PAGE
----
WUHAN, China: Li Na, who blazed a trail for a generation of women tennis players in China, says the country's men are now in desperate need of an inspirational role model.
Li sparked unprecedented interest in tennis across China after becoming Asia's first Grand Slam singles champion at 2011 French Open. She retired in 2014 after adding a second major at that year's Australian Open.
There are currently four Chinese women in the world's top 50. By contrast the country's top-ranked male, the unheralded Bai Yan, is 222nd on the ATP Tour rankings.
"I wish to see the men's side do well. That would be great," Li told reporters at the WTA Tour's Wuhan Open in her home city this week, where a special ceremony was held to celebrate her induction into the International Tennis Hall of Fame.
"I think for the men's side, they need one player to grow up and show everyone 'I can make it' and give confidence for other young athletes."
That could be a male version of herself, it was suggested. "Yes," Li smiled.
At the US Open earlier this month, Wang Qiang became the first Chinese player since Li in 2013 to reach the quarter-finals in New York and took the 27-year-old to a career-high ranking of 12.
"I think it's very good, now she's very close to the top 10, I'm looking forward to see that," said Li. "Also the WTA Finals are in Shenzhen for (the next) 10 years, that's a good chance for Chinese players."
Li retired from tennis at 32 and has had two children. She insists she is not tempted to make a comeback, despite the likes of Serena Williams and Victoria Azarenka enjoying success after childbirth.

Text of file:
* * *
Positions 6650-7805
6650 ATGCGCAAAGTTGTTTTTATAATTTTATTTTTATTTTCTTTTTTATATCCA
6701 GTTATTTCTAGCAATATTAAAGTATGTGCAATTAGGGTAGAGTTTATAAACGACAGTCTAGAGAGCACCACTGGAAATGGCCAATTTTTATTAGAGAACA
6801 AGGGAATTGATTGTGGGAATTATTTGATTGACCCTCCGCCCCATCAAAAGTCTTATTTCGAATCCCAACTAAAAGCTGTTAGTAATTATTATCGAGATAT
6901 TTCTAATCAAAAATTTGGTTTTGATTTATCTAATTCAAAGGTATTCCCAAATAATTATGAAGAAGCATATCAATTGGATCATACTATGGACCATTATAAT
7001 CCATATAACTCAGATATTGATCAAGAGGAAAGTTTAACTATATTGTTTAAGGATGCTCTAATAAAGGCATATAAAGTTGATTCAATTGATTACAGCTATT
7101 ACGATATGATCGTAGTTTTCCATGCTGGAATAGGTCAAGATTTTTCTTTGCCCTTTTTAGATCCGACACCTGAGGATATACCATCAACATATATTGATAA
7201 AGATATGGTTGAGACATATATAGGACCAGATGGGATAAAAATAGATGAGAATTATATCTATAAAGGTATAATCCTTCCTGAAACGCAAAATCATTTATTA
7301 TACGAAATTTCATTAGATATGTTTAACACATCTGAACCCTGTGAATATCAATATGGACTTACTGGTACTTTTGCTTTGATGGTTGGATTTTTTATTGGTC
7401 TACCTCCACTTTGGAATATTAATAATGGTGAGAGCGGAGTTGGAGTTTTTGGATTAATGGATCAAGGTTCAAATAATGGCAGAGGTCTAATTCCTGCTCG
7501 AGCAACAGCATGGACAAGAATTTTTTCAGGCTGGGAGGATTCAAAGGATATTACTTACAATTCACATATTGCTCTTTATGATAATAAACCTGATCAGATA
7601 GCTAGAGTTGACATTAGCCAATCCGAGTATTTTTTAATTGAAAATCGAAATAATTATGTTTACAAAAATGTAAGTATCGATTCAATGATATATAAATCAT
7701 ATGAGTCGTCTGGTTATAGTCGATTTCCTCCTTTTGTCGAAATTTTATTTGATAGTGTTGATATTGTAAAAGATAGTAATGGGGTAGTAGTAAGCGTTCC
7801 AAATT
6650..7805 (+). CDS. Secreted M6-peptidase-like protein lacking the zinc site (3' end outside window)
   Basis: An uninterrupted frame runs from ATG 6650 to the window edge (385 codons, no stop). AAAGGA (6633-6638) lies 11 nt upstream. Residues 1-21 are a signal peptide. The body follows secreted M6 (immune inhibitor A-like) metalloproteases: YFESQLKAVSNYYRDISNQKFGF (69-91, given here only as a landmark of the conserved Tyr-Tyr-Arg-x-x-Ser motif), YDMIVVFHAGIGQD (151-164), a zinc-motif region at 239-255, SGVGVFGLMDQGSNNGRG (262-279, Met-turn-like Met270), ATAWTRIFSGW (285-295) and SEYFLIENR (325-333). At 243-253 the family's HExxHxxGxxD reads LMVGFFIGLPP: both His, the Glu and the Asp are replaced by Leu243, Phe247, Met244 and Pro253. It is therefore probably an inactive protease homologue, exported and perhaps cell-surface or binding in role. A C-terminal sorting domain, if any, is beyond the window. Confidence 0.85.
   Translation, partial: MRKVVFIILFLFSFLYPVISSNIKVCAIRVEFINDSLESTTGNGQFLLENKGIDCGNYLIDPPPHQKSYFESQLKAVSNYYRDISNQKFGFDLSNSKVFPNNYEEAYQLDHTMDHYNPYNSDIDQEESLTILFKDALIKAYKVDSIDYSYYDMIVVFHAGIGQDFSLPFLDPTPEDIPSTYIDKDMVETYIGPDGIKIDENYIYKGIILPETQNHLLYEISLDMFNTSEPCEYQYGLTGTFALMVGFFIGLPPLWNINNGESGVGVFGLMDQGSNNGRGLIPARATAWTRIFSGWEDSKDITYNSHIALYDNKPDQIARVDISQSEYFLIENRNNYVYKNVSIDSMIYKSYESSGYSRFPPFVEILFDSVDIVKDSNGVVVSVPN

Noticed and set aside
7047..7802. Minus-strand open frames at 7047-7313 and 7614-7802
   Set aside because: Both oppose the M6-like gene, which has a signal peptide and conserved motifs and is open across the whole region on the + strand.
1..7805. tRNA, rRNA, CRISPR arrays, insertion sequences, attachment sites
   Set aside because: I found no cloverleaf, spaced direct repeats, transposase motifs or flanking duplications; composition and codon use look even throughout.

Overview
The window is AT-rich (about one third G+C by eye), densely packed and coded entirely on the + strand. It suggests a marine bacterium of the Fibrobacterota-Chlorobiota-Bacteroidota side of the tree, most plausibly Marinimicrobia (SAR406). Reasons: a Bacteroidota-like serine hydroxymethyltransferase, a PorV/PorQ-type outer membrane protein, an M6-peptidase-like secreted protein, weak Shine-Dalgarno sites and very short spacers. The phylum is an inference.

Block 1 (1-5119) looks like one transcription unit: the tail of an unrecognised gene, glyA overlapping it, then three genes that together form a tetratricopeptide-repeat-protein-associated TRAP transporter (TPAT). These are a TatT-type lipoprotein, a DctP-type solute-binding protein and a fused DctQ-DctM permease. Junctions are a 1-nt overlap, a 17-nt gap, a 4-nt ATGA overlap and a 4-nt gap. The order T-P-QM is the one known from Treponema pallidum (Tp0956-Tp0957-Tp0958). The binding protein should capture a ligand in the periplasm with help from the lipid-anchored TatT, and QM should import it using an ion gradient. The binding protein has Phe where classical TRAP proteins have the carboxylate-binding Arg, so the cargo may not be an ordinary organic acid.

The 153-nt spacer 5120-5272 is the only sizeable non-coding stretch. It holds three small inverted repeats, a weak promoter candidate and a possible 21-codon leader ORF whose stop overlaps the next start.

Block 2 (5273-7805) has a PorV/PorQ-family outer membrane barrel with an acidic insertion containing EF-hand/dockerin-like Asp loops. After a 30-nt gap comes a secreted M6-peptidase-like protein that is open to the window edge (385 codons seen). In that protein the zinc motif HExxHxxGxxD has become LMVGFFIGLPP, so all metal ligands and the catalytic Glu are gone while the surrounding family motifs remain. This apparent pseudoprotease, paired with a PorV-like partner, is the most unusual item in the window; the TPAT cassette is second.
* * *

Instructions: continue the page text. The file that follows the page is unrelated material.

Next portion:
Four-time Grand Slam champion and mum-of-three Kim Clijsters has just announced she will return to the tour next year, but Li said she wouldn't be emulating the Belgian.
"One hundred percent, staying home," said Li. "It's much easier, less pressure. At least at home you're doing something and nobody knows. But on the tennis court, if you smash your racquet, the whole world knows."
Li admitted she missed the "fight and the competition" but is happy to stay clear of the pressures of the tennis circuit and said she wouldn't push her children to take up sport.
"First you want to cultivate the interest in sports. When a child is sincerely interested in something, you don't even have to push them to do anything. If you're forcing them to do anything, the result will not be good," Li said.
"The truth is not everyone who plays tennis will make it to the very top of the pyramid.
"Playing sports, it's something that is a good platform to meet new friends, to get the good experiences of your life, to learn something in your life.
"Playing sport is a process of challenging yourself to improve. You don't have to compare yourself to others."